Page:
Source:  https://www.facebook.com/PlasticFreeJuly/ 

Australian environmental groups push for bag bans

 

Federal environment minister Greg Hunt and his eight state and territory counterparts meet in Melbourne on Dec. 15 to discuss a range of environmental….

Angel said: “Plastic pollution is a major threat to wildlife. Globally it is estimated 1 million sea birds and [more than] 100,000 mammals die every year [from] plastic ingestion or entanglement. Of great concern are secondary microplastics derived from broken up bags and bottles.”

Source: http://www.plasticsnews.com/article/20151130/NEWS/151139986/australian-environmental-groups-push-for-bag-bans

An alliance of 48 environmental groups has written to all environment ministers around Australia asking them to ban plastic bags when they meet next month.

Federal environment minister Greg Hunt and his eight state and territory counterparts meet in Melbourne on Dec. 15 to discuss a range of environmental issues, including research work conducted by the office of Mark Speakman, environment minister for the state of New South Wales (NSW), into initiatives to reduce the amount of plastic waste, including potential bans on plastic shopping bags.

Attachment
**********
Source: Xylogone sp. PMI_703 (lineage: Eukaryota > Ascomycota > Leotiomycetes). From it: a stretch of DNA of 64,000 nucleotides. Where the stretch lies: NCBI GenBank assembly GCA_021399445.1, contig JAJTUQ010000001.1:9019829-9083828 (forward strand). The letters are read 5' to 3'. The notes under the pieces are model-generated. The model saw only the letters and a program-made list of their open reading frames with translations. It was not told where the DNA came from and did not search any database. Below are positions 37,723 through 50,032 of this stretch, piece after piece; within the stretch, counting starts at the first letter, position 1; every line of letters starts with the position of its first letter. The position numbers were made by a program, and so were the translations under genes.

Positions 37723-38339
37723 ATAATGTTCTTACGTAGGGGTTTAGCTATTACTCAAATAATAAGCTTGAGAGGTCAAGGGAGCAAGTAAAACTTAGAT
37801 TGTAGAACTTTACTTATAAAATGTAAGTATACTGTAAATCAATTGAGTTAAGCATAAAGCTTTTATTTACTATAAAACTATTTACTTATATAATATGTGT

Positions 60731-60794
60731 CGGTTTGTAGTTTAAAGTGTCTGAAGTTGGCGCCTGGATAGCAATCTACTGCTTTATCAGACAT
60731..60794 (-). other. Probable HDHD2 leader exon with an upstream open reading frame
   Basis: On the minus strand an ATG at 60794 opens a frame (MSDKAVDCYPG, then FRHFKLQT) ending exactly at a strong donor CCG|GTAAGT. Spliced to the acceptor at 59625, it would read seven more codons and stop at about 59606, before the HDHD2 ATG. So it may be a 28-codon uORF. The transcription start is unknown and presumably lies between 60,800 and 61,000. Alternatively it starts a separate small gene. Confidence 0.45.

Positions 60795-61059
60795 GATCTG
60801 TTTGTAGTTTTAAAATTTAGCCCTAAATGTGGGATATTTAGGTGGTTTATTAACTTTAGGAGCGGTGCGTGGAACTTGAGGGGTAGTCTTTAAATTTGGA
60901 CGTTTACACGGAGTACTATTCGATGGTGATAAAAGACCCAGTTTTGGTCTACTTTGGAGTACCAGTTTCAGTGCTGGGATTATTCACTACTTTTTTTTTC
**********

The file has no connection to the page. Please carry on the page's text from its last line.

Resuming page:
Hunt’s spokesman said the environment ministers, at their last meeting in February, agreed to NSW investigating “practical solutions for the phase-down of lightweight plastic bags.”

The Boomerang Alliance, led by Jeff Angel, director of the Sydney-based Total Environment Centre, has asked the ministers to ban all bags up to 70 microns and introduce policies aimed at maximum adoption of reusable bags for shopping.

Angel estimates Australian plastic bag use will exceed 9 billion this year, including more than 4 billion single-use supermarket carry bags.

Boomerang Alliance has asked the ministers to implement a range of actions, including banning single-use high density polyethylene carry bags and not automatically excluding low density PE carry bags from any ban.